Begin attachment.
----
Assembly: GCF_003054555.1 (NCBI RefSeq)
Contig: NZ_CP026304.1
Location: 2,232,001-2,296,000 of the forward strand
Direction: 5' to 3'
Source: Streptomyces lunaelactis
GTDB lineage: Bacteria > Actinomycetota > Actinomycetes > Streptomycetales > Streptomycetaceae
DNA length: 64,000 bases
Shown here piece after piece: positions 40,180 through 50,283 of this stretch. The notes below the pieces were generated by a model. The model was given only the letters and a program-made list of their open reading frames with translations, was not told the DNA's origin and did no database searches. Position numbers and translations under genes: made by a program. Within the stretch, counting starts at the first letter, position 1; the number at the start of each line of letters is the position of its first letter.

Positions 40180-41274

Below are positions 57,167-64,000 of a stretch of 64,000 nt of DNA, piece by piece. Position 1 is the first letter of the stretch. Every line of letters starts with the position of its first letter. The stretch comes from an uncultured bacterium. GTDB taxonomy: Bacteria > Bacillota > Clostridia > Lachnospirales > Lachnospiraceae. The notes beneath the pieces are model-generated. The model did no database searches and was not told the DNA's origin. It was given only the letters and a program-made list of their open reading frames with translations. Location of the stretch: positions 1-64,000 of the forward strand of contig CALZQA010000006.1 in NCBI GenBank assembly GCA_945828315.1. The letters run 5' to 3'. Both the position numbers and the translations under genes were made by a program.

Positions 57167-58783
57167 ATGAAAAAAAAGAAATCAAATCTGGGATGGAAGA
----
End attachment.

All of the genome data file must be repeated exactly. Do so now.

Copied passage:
Assembly: GCF_003054555.1 (NCBI RefSeq)
Contig: NZ_CP026304.1
Location: 2,232,001-2,296,000 of the forward strand
Direction: 5' to 3'
Source: Streptomyces lunaelactis
GTDB lineage: Bacteria > Actinomycetota > Actinomycetes > Streptomycetales > Streptomycetaceae
DNA length: 64,000 bases
Shown here piece after piece: positions 40,180 through 50,283 of this stretch. The notes below the pieces were generated by a model. The model was given only the letters and a program-made list of their open reading frames with translations, was not told the DNA's origin and did no database searches. Position numbers and translations under genes: made by a program. Within the stretch, counting starts at the first letter, position 1; the number at the start of each line of letters is the position of its first letter.

Positions 40180-41274

Below are positions 57,167-64,000 of a stretch of 64,000 nt of DNA, piece by piece. Position 1 is the first letter of the stretch. Every line of letters starts with the position of its first letter. The stretch comes from an uncultured bacterium. GTDB taxonomy: Bacteria > Bacillota > Clostridia > Lachnospirales > Lachnospiraceae. The notes beneath the pieces are model-generated. The model did no database searches and was not told the DNA's origin. It was given only the letters and a program-made list of their open reading frames with translations. Location of the stretch: positions 1-64,000 of the forward strand of contig CALZQA010000006.1 in NCBI GenBank assembly GCA_945828315.1. The letters run 5' to 3'. Both the position numbers and the translations under genes were made by a program.

Positions 57167-58783
57167 ATGAAAAAAAAGAAATCAAATCTGGGATGGAAGA